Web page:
Overall, while December CPI inflation was slightly stronger than expected, we still believe that inflation can reach 2% by the end of the year.
The December CPI report showed an unexpected bounce in inflation with headline CPI rising 0.3% m/m (consensus 0.2%) and the year-over-year rate rising to 3.4% (consensus 3.2%). As disinflation is a key pillar of the market’s expectation for a soft landing, any resurgence in inflation would threaten that outlook. However, we don’t see much reason to worry about an inflation rebound and still expect the U.S. economy to return to roughly 2% inflation by the end of this year. Still, the unseasonable warmth of this report does splash some cold water on expectations for Fed policy easing beginning as soon as March.
Disinflation appears well underway for three key reasons:
- Shelter prices still have to turn. Over half of the monthly increase in headline CPI came from shelter prices which accelerated slightly this month, and if you strip out shelter inflation from core CPI, it rose just 2.2% y/y. Increased housing supply and declines in Zillow’s Rent Index suggest further declines in this measure ahead. A record-high 1MM+ multi-family housing units have been under construction in recent months and actual rents on new leases have increased at a modest 2.0% annualized rate over the last 6 months according to Zillow. While computational differences in the CPI measurement of rents versus Zillow creates significant lag and greater volatility (i.e., CPI splits their sample into 6 cohorts questioned twice per year, so the data is not continuous), over time this noise should fade and better reflect the slowing in the rate of increase in the Zillow rent data.
- Supply chains are restored and demand pressures fading. Core goods prices were flat as falling prices for home furniture and prescription drugs offset an uptick in car prices, which we expect will reverse in the coming months. The global vendor delivery index confirms supply chains have healed significantly while disruptions in the Middle East have so far failed to boost energy prices in a significant way.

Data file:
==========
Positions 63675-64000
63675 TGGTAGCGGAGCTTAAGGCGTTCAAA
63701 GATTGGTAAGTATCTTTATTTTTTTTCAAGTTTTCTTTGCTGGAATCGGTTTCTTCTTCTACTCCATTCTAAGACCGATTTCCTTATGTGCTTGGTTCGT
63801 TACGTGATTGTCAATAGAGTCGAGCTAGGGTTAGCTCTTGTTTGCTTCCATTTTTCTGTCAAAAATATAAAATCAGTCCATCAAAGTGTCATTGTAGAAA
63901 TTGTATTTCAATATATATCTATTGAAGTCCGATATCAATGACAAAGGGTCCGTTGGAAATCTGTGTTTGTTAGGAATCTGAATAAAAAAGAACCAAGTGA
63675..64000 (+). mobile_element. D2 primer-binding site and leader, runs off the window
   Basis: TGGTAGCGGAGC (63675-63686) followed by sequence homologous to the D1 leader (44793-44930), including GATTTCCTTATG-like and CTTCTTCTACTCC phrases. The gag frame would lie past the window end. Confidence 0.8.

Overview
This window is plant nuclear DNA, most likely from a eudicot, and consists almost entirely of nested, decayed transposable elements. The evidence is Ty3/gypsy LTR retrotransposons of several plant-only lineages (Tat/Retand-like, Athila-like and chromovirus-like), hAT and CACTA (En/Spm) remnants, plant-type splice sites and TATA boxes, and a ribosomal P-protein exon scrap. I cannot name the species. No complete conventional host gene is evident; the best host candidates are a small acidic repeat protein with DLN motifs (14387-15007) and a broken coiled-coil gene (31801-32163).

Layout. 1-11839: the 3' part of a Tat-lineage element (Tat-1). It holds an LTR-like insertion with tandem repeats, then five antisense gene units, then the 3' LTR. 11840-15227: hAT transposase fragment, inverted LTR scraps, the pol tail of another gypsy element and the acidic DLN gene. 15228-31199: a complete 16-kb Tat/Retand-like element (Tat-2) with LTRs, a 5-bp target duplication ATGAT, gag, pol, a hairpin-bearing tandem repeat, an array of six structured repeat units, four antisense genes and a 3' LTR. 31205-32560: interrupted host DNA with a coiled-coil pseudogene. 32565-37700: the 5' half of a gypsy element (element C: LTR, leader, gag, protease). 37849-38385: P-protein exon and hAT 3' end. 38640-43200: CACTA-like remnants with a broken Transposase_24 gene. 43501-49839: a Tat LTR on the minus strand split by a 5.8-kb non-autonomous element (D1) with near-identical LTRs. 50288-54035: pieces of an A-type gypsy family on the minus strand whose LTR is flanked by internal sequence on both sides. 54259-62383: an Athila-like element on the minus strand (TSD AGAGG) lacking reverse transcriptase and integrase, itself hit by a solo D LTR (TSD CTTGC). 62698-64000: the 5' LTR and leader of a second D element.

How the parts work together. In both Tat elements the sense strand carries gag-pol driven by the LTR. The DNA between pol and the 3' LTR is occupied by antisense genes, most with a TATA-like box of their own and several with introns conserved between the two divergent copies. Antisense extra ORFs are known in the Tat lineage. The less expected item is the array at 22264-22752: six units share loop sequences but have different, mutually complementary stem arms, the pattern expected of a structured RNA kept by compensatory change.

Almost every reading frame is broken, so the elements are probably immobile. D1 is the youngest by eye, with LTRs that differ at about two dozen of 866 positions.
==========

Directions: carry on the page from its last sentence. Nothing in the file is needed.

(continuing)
- Auto insurance gains unlikely to be sustained and other services inflation should fade. Core services excluding shelter remained elevated in December with strong gains in medical care services (+0.7%) and a bounce in airline fares (+1.0%). Auto insurance, the key driver of inflation in this category, is up an astonishing 20.3% y/y. This year, auto insurers justified large policy increases by noting increased prices for vehicles, repair costs and heightened accident rates. However, this pace is highly unlikely to be sustained in 2024 and once policy rates roll over, a sharp drop in the year-over-year increase seems inevitable. Elsewhere, abating wage pressures as shown by declines in the JOLTS quits rate should dampen services inflation.
Moreover, the Fed’s preferred measure of inflation, the personal consumption deflator (PCE) should see continued moderation to 3.0% y/y in December with core services ex-housing rising just 0.2% m/m in December from 0.1% m/m last month. It’s worth emphasizing that this focus measure for the Fed, “super-core” services inflation, has been decelerating since late-2022 and its 3m/3m annualized pace has fallen to 2.9% as of November from 5.8% in Oct. 2022.
Overall, while December CPI inflation was slightly stronger than expected, we still believe that inflation can reach 2% by the end of the year, as shown by the chart, and this expectation is consistent with the Fed shifting towards rate cuts by this summer. That said, the hotter jobs report and CPI report suggest that the market pricing in over a 60% chance of a March rate cut may be premature. It’s likely investors will have to wait until later this spring for Fed officials to gain the confidence that the economic data warrants policy easing.